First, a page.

Mortgage rates highest levels

Mortgage Rates Hit Highest Level Since 2000, Applications Plummet to 28-Year Low

Last week, mortgage rates for the most favored U.S. home loans surged, reaching their highest level since 2000, according to a Wednesday survey conducted by the Mortgage Bankers Association. This signifies the seventh consecutive weekly rise in mortgage rates, leading to a substantial decrease in applications, which have now plummeted to a 28-year low.

As of the week ending October 20th, the average 30-year fixed-rate mortgage landed at 7.9%, representing a 20 basis point increase from the preceding week. Joel Kan, Vice President and Deputy Chief Economist at MBA, voiced concerns, stating, “Mortgage activity continued to stall, with applications dipping to the slowest weekly pace since 1995. These higher mortgage rates are keeping prospective homebuyers out of the market and continue to suppress refinance activity.”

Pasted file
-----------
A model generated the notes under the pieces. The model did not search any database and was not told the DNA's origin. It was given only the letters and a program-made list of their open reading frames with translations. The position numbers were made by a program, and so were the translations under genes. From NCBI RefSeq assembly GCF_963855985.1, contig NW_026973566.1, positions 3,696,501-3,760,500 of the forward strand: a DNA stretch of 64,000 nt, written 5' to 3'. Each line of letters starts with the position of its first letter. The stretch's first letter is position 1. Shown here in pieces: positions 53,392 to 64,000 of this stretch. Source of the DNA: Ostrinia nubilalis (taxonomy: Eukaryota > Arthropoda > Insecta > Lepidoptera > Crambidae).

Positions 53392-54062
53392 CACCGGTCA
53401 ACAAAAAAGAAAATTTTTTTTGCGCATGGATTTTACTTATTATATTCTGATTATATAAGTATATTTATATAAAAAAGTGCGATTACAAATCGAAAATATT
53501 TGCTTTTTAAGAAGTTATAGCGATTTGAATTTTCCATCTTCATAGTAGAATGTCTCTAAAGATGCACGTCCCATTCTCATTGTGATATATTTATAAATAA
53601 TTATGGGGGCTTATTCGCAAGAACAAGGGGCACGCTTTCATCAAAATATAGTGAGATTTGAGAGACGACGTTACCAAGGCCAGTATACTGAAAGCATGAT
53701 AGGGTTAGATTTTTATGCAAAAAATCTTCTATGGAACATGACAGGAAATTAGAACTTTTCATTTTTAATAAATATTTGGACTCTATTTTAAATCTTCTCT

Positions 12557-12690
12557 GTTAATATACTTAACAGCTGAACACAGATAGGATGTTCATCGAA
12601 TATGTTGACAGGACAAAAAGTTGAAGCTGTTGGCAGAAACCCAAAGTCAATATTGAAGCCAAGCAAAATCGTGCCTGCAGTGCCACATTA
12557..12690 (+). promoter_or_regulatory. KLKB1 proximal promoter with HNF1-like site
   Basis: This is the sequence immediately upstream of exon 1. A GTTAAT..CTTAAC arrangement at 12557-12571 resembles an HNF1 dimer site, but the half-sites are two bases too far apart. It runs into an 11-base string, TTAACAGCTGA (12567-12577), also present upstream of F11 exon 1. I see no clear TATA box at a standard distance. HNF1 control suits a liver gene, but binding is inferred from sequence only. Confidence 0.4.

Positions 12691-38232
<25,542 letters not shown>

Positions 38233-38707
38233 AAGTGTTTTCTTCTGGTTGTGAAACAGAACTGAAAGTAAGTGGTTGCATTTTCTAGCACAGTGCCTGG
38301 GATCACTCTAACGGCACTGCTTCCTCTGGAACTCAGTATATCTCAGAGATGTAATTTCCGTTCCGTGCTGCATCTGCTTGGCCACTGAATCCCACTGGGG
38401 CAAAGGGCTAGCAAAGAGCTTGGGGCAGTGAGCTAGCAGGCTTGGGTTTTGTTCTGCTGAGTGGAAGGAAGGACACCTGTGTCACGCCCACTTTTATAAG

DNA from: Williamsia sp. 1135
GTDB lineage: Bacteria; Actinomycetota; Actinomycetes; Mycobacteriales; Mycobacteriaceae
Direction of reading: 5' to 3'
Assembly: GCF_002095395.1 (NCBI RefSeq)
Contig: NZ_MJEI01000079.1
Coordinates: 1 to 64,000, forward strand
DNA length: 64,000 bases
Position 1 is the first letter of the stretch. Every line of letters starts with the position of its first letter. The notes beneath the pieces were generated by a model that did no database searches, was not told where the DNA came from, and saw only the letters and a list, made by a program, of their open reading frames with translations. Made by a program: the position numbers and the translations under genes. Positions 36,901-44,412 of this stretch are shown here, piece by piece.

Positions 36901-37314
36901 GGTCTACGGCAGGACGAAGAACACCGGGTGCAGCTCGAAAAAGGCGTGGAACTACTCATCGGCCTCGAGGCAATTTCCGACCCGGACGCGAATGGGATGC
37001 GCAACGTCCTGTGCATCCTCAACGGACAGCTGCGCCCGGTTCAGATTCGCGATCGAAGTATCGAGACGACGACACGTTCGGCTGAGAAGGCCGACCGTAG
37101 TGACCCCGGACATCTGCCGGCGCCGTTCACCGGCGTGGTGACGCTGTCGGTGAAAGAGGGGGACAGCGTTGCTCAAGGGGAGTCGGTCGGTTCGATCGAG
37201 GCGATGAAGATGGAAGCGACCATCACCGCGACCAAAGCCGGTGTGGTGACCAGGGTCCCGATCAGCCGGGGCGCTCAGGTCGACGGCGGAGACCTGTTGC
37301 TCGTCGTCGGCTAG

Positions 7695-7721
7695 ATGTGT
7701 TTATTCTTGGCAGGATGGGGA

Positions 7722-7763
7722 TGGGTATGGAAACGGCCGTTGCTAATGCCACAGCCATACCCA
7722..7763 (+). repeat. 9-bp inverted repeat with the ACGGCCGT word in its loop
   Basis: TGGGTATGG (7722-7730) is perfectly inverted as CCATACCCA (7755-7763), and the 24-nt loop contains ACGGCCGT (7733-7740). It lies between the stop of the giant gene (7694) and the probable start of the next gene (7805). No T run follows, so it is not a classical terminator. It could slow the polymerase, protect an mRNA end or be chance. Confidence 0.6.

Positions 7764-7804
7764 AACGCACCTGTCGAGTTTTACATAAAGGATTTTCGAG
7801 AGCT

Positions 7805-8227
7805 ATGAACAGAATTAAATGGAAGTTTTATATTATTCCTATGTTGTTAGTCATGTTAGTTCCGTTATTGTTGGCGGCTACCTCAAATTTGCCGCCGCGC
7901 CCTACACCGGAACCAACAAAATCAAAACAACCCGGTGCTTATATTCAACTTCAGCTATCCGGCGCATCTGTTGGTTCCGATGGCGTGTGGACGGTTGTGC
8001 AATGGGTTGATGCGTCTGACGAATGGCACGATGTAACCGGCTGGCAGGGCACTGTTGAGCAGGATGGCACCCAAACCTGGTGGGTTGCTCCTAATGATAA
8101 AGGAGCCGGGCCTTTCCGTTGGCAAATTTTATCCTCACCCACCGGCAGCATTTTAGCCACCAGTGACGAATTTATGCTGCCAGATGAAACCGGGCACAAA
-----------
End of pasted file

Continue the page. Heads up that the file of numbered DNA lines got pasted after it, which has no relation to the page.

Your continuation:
This surge in borrowing costs to secure a home comes in spite of the Federal Reserve halting its rate-hike campaign after reaching a peak of 5.2-5.5% in July. Since then, the 30-year fixed-rate mortgage has escalated by 81 basis points, mirroring the yield on the 10-year Treasury note. This unexpected increase in borrowing costs has left potential homebuyers scrambling to navigate the new landscape.

Nevertheless, the U.S. housing market has shown remarkable resilience following a period of heightened home building and refinance activity that peaked in mid-2018. Experts suggest that, with mortgage rates projected to maintain their current levels, Americans seeking to purchase a house may find some respite in the near-term future.

Ultimately, prospective homebuyers are contending with the effects of these mortgage rates reaching their highest levels, as loan applications have plummeted to a 28-year low. While the possibility of a significant drop in mortgage rates remains slim, those in the market to buy may find solace in the continued strength and stability of the U.S. housing market.
Source: Reuters

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